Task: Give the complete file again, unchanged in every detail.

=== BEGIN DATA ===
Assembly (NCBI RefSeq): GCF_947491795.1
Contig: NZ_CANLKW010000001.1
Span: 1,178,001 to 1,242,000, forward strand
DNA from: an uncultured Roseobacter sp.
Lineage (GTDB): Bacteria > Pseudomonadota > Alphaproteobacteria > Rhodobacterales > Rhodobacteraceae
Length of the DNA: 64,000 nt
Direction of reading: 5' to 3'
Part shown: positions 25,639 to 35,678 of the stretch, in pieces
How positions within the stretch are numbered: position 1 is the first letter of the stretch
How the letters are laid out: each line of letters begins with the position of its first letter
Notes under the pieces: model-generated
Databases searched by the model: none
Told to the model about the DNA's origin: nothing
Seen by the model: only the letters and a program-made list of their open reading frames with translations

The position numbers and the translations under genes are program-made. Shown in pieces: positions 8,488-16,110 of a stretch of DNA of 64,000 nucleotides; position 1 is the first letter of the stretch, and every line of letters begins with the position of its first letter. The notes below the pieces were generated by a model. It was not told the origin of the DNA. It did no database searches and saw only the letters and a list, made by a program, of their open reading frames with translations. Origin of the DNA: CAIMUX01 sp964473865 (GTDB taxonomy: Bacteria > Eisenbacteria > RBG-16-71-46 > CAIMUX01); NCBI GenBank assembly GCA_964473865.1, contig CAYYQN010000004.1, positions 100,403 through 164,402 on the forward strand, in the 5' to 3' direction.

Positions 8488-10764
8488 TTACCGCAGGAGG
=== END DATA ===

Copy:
Assembly (NCBI RefSeq): GCF_947491795.1
Contig: NZ_CANLKW010000001.1
Span: 1,178,001 to 1,242,000, forward strand
DNA from: an uncultured Roseobacter sp.
Lineage (GTDB): Bacteria > Pseudomonadota > Alphaproteobacteria > Rhodobacterales > Rhodobacteraceae
Length of the DNA: 64,000 nt
Direction of reading: 5' to 3'
Part shown: positions 25,639 to 35,678 of the stretch, in pieces
How positions within the stretch are numbered: position 1 is the first letter of the stretch
How the letters are laid out: each line of letters begins with the position of its first letter
Notes under the pieces: model-generated
Databases searched by the model: none
Told to the model about the DNA's origin: nothing
Seen by the model: only the letters and a program-made list of their open reading frames with translations

The position numbers and the translations under genes are program-made. Shown in pieces: positions 8,488-16,110 of a stretch of DNA of 64,000 nucleotides; position 1 is the first letter of the stretch, and every line of letters begins with the position of its first letter. The notes below the pieces were generated by a model. It was not told the origin of the DNA. It did no database searches and saw only the letters and a list, made by a program, of their open reading frames with translations. Origin of the DNA: CAIMUX01 sp964473865 (GTDB taxonomy: Bacteria > Eisenbacteria > RBG-16-71-46 > CAIMUX01); NCBI GenBank assembly GCA_964473865.1, contig CAYYQN010000004.1, positions 100,403 through 164,402 on the forward strand, in the 5' to 3' direction.

Positions 8488-10764
8488 TTACCGCAGGAGG